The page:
Homer. Iliad, Book II, “The Catalogue of Ships”, Lines 546-580 in Modern English Cf. Anachronistic Translation from 1924

My translation of  Homer. Iliad, Book II, “The Catalogue of Ships”, Lines 546-580 in Modern English: Click to ENLARGE

Iliad 2 546-580
Compare my translation in twenty-first century English with that of A.T. Murray 90 years ago (1924): Click to ENLARGE:

Iliad Catalogue of Ships 546 + 1924 
and you can instantly see the glaring discrepancies in the English of these two completely alien translations. Murray's translation from 1924 sounds uncannily like something Alexander Pope might have dryly penned in the eighteenth century! There really was no excuse for this, even in 1924, when people spoke an English very little removed from that we speak today. We can be pretty sure that the poor school children who were obliged to read the Iliad and Odyssey in that translation would probably not want to have anything more to do with either masterpiece for the rest of their lives. And who could have blamed them? But the Georgian mores of that era, still grudgingly hanging on in spite of the roaring twenties, prevailed, and to this day, far too many readers, young and old alike, end up in the ghastly grips of translations such as that one. God forbid! The most galling thing about it all is that The Perseus Digital Library


should know better. They have such a wealth of choice from modern translations, which they could easily have availed themselves of.

In the next post, we will be recommending some quality twenty-first century translations of the Iliad.



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6 thoughts on “Homer. Iliad, Book II, “The Catalogue of Ships”, Lines 546-580 in Modern English Cf. Anachronistic Translation from 1924”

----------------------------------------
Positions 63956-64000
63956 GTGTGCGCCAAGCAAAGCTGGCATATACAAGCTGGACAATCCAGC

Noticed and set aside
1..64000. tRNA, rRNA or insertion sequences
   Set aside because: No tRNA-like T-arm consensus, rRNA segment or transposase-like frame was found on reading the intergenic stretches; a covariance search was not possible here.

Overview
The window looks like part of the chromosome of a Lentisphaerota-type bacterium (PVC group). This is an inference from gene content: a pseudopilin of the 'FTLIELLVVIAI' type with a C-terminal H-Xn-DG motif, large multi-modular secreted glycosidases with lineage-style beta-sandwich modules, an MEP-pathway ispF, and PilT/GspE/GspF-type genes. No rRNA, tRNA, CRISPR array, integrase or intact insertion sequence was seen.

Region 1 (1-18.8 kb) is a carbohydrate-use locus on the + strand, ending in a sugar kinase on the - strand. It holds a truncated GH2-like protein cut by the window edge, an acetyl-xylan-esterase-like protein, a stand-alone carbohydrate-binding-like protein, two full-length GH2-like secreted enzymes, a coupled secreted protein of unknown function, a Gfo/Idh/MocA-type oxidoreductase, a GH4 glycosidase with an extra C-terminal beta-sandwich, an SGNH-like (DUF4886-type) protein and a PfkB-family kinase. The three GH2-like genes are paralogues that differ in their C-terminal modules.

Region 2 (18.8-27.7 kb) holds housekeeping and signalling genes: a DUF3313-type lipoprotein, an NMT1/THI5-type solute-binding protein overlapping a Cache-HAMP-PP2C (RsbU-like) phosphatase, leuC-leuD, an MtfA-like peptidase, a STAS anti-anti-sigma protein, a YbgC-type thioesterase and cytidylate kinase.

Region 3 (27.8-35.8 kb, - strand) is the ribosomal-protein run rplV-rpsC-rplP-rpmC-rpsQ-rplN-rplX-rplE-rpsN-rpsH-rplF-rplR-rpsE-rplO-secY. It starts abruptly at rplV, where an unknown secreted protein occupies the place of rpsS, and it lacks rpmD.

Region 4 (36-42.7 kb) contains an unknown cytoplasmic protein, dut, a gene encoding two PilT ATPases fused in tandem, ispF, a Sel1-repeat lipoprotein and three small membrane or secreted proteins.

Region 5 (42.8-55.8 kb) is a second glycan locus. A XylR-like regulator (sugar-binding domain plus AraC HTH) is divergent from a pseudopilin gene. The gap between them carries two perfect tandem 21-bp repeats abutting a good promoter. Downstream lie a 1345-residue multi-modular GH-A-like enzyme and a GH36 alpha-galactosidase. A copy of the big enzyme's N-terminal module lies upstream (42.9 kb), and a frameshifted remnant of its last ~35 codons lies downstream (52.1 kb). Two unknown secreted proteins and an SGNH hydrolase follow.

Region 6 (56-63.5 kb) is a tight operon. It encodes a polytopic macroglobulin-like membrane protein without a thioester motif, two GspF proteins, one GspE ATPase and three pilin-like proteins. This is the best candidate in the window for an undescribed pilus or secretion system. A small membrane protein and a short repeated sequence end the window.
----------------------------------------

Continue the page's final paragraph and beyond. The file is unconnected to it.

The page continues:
1. Hello Wayne. Yes, of course, you are entitled to your opinion, and that is cool with me. I do not know about you, but I am almost 70 years old, and I for one do not think anything folks MY age might say about translations of the Iliad, archaic or not, washes well with the young generation on the rise now, and as I have often said in my posts, archaic translations will most certainly turn THEM off, if not people of my generation. Anyway, we shall all be dead in 20 years or so, and so it does not even matter. Additionally, I find the archaic English of the 1924 translation VERY off-putting, if for no other reason than that it is misleading, in that it is not an accurate translation of the Iliad. You can count on that. I do not not whether you read Greek, but if you do, then of course, what I am saying here is beside the point. But if you do not read Greek, I can assure you that that translation leaves a very great deal to be desired. Finally, the purpose of my translation is NOT to re-translate the entire Iliad into modern English. Far from it. It is to validate and cross-reference my Mycenaean Linear B research in the context of the Iliad, which is THE primary source of the earliest archaic Greek for any and all references to the Trojan War, which was in fact, the MYCENAEAN Trojan War. I would kindly ask you to read our latest post on the translation of lines 615-562, in which Knossos and several Minoan cities are specifically mentioned. If I had not translated the Catalogue of Ships into modern English, there would have been no viable way for me to demonstrate the various points of my new theories re. Linear B, or for me to publish my Topical English – Mycenaean Lexicon sometime in 2016 or 2017, which is to be the most comprehensive English-Mycenaean Greek lexicon to date, encompassing at least twice as much vocabulary than is currently available to students and researchers of Linear B. And for that, the English MUST be modern. You see what I mean.

      OH and by the way, the ORIGINAL Greek text is written in Epic Greek, which is, I hate to say it, not archaic at all, but a variant of Ionic Greek.

      Thank you for your insight.



  1. Dear Richard, Fantastic! Thankyou.

    I guess you have also been following the latest Parthenon Scupltures travesty by the Britush Museum.

    It’s a disgrace. Their archaic attitudes and slippery arguments leave the rest of the world aghast.

    Kind Regards,


    Elly Symons ellymsymons@gmail.com Sent from my iPhone 0419133033



    1. Hi, Elly. No I have not, but I certainly shall now. The British Museum has its fist up its arse. It is DISGUSTING the so-called arguments they make to hang onto the so-called “Elgin Marbles”, that name in and of itself being a HUGE insult to the Greeks and a desecration of the Parthenon, just as was the act of Elginism in the first place. Elgin should be put posthumously on trial at the World Court at the Hague for Grand Theft and Vandalism, and sentenced to 50 years in absentia.

      PS I do not see any link to the article. Please supply it.



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